I suspect that both problems are related. XCOM is balanced with the idea that I'll always be behind and will always be under threat, so the situation of literally having more money than I could ever use simply wasn't intended and thus wasn't balanced to be fun. But that's... Not a problem of difficulty, I don't think. It's a problem of game design. Because when you come right down to it, XCOM is a game about doing missions to earn resources and using those resources to do more missions. The only thing distracting from this is the game's "difficulty" making you not want to go on missions when your best guys are hurt, or when your jets aren't good enough to down the alien ships, or when you don't have money to buy more grenades or some such. It's a problem of the game relying on the player's own head to make itself interesting.
Once I realised this, I began to realise where my emotional dissonance with difficult game comes from to begin with - I don't enjoy that feeling of pressure and stress. If the game has little to offer me beyond basically being survival horror by another name if I were to make it easy, then THAT is its real problem. Easy games aren't inherently inferior to hard ones, but they need to account for the player's ability to defeat the game's challenges and find other ways to entertain. A game built solely around flogging you is always going to fail if you take away its whip.
Luckily, XCOM has much more to offer aside from how hard it is for you. Err... Phrasing. What XCOM has to offer is really quite pretty graphics, a very involving tactical combat game and a strategic game which staggers progress so as to ensure (or try to ensure) that you get to enjoy all it has to offer. And if anything, I feel the game becoming easy towards the end actually fits. It shows me how far I've gone from my humble beginnings... If only it would fucking end without requiring me to fail at something!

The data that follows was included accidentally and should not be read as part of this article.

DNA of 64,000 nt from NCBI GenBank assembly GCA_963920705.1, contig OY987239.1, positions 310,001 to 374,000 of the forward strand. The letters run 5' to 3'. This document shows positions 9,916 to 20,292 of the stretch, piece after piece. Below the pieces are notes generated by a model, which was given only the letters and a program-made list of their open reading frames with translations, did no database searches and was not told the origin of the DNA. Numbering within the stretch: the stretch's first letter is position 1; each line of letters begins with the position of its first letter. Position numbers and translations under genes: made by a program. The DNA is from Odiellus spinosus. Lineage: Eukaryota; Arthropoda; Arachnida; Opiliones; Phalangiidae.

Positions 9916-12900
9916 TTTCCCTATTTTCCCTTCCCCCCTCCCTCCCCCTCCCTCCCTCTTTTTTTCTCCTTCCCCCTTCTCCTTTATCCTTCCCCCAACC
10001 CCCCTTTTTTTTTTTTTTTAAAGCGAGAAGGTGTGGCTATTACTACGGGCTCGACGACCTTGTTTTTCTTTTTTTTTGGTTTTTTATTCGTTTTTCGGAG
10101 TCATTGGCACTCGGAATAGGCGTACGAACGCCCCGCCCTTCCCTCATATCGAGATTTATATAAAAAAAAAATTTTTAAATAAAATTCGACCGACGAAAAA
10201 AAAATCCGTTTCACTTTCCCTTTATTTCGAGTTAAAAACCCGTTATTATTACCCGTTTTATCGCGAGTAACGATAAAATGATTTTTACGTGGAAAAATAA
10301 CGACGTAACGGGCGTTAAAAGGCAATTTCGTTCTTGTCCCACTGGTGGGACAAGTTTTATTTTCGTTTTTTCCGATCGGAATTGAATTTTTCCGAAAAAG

What I'm trying to say here is that while easy games do tend to suffer from a number of problems, none of those problems are endemic to these games' low difficulty. They are solvable problems of designs, rather than some kind of universal flaws of games that don't spank my ass. So as I sit there and see how one of the lead designers of XCOM: Enemy Within has to defend himself in interview about tweaking the game to make certain aspects a little easier, I can't help but feel that the XCOM brand name might actually be hurting both Enemy Unknown and Enemy Within as much as it's helping them. I say this, because that brand name comes with a mandate of high difficulty and with a stigma against not wanting that. In a way, XCOM worked so hard to be difficult that it really didn't think about what it would do if... No, WHEN it became easy.
What I would take away from all this contemplating our navels is this: If your game offers an "easy" difficulty setting, make sure that setting doesn't snap your game's balance over the player's knee.